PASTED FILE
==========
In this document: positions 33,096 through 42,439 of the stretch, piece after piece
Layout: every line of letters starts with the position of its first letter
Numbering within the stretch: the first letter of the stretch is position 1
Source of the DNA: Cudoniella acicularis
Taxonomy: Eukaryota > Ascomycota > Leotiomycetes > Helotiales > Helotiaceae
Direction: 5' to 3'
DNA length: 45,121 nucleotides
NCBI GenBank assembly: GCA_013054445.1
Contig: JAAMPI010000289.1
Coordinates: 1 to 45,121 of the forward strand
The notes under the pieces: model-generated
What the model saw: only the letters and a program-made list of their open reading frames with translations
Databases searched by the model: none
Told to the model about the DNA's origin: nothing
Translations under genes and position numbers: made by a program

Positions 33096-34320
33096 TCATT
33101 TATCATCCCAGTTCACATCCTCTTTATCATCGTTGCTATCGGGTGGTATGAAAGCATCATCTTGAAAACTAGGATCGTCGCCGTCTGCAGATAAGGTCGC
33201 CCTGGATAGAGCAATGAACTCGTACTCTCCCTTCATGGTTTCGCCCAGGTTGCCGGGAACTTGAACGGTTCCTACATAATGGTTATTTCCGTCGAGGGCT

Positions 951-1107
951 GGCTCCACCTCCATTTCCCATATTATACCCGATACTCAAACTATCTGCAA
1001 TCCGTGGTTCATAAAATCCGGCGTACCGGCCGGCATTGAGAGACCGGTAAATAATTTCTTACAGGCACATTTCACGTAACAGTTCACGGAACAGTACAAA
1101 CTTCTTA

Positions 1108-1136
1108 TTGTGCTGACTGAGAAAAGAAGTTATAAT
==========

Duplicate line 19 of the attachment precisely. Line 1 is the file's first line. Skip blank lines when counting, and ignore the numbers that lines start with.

33201 CCTGGATAGAGCAATGAACTCGTACTCTCCCTTCATGGTTTCGCCCAGGTTGCCGGGAACTTGAACGGTTCCTACATAATGGTTATTTCCGTCGAGGGCT